Since becoming its own neighborhood in the 1960s, the East Village has blossomed into a downtown epicenter of cool where eccentricity and nightlife flourish. Edged between the Bowery and Third Avenue with 14th Street to the north and Houston Street to the south, the East Village is home to top restaurants and cultural hubs like Little Ukraine as well as generations of new college students from nearby universities that carry on the neighborhood’s stylish and bohemian legacy.
Things to do: Shop local at Bonnie Slotnick’s Cookbooks, Mast Books, Metropolis Vintage Clothing, Tokio7, La Sirena, and Stranded Records. Catch live music at Webster Hall, Nuyorican Poets Cafe, and Connelly Theater. Chill out in Tompkins Square Park or Creative Little Garden. Popular LGBTQIA+ bars in the area include Phoenix, Nowhere, and The Boiler Room.
Restaurants and bars: Dine at institutions like B&H Dairy, Veselka, Casa Adela, Downtown Bakery Cocina Mexicana, and Cafe Mogador. Drop by newcomers including Foul Witch, Claud, HAGS, Virginia’s, and Ariari. Sip draft beers and cheap drinks at McSorley’s, Sophie’s, and The Boiler Room, plus cocktails from Mister Paradise, Sake Bar Decibel, and 11 Tigers.
Where to stay: The Standard, East Village, The Bowery Hotel, and East Village Hotel.

The High Line
The High Line | Stuart Monk/Shutterstock

The Meatpacking District may be compact, but it has a dynamic presence in Manhattan. Bordered by the Hudson River, Greenwich Village, and Chelsea, the neighborhood’s name can be traced back to the large number of slaughterhouses that used to occupy its streets from the late 19th century to the mid 20th century. The area has since become synonymous with impressive art collections, swanky stores, urban outdoor space, and chic lodgings.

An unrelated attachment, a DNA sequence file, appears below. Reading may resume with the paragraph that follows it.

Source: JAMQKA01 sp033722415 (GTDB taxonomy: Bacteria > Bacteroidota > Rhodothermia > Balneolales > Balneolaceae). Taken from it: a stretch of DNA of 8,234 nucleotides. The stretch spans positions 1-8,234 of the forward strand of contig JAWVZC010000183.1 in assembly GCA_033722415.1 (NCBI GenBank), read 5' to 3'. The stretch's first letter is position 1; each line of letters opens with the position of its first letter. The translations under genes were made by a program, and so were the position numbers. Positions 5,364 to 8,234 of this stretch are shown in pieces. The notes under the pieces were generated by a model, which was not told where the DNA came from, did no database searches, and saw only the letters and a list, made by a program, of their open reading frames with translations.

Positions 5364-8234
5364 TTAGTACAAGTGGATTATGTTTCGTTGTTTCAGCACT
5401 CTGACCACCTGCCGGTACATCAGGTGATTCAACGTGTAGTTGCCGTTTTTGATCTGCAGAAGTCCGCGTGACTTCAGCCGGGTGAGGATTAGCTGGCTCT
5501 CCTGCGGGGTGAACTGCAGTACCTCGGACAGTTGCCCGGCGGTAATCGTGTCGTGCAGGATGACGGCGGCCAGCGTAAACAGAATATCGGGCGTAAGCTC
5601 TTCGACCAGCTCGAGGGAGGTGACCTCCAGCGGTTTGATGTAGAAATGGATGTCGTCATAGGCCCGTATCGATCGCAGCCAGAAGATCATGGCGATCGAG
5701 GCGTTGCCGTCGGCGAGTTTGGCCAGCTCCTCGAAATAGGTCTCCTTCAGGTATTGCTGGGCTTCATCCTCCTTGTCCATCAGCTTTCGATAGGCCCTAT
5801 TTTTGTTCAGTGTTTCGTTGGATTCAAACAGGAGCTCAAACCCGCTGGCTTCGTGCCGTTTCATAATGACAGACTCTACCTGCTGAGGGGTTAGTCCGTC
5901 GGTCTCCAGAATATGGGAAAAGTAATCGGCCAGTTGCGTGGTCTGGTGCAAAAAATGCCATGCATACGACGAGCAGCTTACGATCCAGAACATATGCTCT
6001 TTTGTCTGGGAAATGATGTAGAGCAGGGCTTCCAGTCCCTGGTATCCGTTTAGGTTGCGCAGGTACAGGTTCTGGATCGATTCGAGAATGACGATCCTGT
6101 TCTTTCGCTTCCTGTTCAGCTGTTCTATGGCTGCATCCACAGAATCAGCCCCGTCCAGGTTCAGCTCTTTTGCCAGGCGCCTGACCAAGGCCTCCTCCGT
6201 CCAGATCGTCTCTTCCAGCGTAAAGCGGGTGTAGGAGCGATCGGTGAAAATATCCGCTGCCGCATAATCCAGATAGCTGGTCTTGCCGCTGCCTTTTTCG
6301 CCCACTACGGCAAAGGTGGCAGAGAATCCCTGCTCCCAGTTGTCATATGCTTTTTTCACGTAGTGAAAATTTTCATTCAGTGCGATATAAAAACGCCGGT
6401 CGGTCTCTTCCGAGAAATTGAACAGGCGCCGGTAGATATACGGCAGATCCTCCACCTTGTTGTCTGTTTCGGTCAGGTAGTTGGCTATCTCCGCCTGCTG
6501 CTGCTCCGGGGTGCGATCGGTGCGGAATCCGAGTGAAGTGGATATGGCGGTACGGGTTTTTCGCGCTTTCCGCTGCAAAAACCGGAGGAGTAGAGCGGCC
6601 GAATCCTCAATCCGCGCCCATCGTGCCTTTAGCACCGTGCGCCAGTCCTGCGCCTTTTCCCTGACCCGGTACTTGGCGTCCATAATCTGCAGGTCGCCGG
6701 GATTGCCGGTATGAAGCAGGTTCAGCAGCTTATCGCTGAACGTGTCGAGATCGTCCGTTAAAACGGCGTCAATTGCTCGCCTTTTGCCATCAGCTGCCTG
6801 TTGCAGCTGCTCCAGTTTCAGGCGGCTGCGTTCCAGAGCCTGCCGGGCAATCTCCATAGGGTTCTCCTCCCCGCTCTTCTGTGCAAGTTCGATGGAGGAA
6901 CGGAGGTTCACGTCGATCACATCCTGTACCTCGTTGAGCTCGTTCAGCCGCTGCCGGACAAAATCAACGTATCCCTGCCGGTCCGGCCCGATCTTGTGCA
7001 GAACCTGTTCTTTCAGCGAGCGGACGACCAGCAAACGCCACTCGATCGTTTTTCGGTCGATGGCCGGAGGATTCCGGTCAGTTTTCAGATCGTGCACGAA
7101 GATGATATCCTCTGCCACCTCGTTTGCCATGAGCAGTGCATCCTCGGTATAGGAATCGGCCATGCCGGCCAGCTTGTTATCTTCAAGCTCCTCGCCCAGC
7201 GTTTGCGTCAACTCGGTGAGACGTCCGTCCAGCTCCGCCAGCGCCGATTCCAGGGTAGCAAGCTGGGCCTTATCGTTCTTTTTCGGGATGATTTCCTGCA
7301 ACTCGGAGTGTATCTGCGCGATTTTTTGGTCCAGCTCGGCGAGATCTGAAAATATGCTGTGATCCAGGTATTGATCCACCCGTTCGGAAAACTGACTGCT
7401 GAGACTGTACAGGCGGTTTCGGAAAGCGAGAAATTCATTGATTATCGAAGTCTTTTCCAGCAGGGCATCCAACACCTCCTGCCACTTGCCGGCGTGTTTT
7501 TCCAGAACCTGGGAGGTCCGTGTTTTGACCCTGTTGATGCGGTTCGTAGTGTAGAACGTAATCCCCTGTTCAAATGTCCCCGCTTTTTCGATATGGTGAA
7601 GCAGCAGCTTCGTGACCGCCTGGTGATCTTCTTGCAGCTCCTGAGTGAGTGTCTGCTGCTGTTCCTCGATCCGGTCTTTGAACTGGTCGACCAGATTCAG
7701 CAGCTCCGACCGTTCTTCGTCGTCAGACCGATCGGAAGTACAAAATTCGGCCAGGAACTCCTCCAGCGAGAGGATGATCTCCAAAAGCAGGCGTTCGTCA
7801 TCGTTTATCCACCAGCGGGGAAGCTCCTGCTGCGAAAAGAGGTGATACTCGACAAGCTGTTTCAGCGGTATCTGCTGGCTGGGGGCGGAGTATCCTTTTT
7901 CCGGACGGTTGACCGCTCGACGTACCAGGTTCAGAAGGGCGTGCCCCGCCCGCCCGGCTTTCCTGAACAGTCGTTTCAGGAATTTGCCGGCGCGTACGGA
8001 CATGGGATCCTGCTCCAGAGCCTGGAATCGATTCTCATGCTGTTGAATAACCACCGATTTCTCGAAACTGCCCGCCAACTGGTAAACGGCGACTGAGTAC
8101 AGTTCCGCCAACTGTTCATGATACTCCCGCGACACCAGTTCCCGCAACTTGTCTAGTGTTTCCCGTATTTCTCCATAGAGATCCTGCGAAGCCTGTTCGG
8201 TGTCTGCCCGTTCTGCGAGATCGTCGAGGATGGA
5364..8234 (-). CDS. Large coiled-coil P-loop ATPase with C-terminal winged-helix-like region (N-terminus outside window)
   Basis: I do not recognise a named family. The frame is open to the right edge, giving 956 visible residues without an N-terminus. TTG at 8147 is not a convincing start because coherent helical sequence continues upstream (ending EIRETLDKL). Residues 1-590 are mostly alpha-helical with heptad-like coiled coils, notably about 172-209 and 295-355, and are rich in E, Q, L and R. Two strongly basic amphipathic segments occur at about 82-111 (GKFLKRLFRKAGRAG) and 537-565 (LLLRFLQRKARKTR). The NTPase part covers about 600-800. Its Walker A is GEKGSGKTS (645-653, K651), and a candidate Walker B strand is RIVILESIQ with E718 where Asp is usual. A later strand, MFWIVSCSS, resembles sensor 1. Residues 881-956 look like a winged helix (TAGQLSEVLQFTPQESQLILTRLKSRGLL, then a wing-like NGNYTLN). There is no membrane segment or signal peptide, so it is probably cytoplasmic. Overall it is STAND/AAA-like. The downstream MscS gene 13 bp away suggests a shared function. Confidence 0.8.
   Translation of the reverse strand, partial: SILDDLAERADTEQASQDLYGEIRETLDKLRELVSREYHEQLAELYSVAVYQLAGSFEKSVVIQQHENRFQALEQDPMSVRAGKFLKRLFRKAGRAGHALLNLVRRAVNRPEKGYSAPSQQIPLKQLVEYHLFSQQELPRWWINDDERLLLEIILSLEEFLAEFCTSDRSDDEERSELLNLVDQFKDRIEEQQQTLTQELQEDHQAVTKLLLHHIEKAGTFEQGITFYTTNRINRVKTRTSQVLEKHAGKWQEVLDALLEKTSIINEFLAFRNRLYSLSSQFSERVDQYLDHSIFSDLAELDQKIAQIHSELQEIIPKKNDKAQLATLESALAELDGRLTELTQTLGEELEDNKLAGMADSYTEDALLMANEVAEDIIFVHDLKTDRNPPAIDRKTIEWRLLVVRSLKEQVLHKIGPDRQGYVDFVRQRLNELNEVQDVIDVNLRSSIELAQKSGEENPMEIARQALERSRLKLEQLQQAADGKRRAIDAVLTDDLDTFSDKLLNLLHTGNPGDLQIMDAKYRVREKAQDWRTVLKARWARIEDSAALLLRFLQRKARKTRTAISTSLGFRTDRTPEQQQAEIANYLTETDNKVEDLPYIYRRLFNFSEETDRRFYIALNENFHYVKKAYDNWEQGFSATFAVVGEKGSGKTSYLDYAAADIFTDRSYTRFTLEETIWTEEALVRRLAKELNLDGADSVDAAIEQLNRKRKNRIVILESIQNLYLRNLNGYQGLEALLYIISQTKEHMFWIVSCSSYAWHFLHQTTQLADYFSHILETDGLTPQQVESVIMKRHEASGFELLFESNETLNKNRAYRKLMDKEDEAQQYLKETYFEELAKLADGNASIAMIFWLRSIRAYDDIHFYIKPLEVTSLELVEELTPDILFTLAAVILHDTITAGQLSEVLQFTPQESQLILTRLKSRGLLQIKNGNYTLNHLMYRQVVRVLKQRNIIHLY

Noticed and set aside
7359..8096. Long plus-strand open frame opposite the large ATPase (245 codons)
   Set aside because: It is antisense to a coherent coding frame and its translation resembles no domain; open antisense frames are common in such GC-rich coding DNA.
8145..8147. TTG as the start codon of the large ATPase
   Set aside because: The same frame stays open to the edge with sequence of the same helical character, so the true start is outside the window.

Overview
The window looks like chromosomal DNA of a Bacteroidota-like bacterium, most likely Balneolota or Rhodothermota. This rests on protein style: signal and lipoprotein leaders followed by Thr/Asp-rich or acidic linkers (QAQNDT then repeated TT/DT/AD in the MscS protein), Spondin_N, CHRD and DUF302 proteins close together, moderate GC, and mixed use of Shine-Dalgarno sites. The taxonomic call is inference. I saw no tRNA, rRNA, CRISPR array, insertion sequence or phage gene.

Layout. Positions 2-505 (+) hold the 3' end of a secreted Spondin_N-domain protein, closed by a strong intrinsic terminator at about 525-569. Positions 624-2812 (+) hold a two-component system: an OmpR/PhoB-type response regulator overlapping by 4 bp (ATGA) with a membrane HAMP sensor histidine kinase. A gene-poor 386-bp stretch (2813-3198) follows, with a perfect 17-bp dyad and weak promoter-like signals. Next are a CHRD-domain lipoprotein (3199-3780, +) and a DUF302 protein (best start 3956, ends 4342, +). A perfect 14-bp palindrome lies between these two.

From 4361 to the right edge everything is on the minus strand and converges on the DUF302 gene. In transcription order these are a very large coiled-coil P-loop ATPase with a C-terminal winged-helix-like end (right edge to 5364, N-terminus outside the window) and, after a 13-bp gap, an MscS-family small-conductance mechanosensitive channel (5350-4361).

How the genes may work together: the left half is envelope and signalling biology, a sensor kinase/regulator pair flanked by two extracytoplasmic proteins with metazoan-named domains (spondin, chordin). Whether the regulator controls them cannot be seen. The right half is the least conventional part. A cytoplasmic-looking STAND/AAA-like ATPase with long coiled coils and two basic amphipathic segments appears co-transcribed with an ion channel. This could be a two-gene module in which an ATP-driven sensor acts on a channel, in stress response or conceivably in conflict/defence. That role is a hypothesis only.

Things to do: Explore stunning exhibits at Whitney Museum of Art. Get some fresh air at two of the city’s coolest urban parks: The High Line and Little Island. Burn some bucks with the help of high-end designer boutiques. Hit the town at visitor-favorite nightlife spots like Le Bain and SNS Bar.
Restaurants and bars: Spot celebrities at famed dining destinations like Pastis, Genesis House, Old Homestead Steakhouse, and Fig & Olive. Upscale Chinese fare shines at Hao Noodle. Have a date night at RH Rooftop, Brass Monkey, or Helen’s. Boozy sweet treats reign supreme at Aubi & Ramsa. Full send your caffeine obsession at the nearby Starbucks Reserve Roastery.
Where to stay: The Standard, High Line, The Maritime Hotel, High Line Hotel, and Dream Downtown.

Do or Dive
Do or Dive | Photo by Cole Saladino for Thrillist


A mecca for Black culture and home to the largest collection of intact Victorian architecture in the U.S., Bedford-Stuyvesant is teeming with community, artistry, and beauty. Known colloquially as Bed-Stuy, this northern section of Brooklyn was famously once the home of icons like Shirley Chisholm, the Notorious B.I.G., June Jordan, and Jay-Z. Stroll picturesque tree-lined streets, lounge in idyllic parks, and frequent local businesses—you never know who you might see.
Things to do: Shop, sip, and peruse at SEED Brklyn. Picnic at Herbert Von King Park or Fulton Park. Volunteer at the Hattie Carthan Community Garden. Catch shows at Billie Holiday Theatre. Bring new life to your digs via Natty Garden and Seasons. Treat yourself to some retail therapy at Peace & Riot; Sincerely, Tommy; BLK MKT Vintage; Byas & Leon.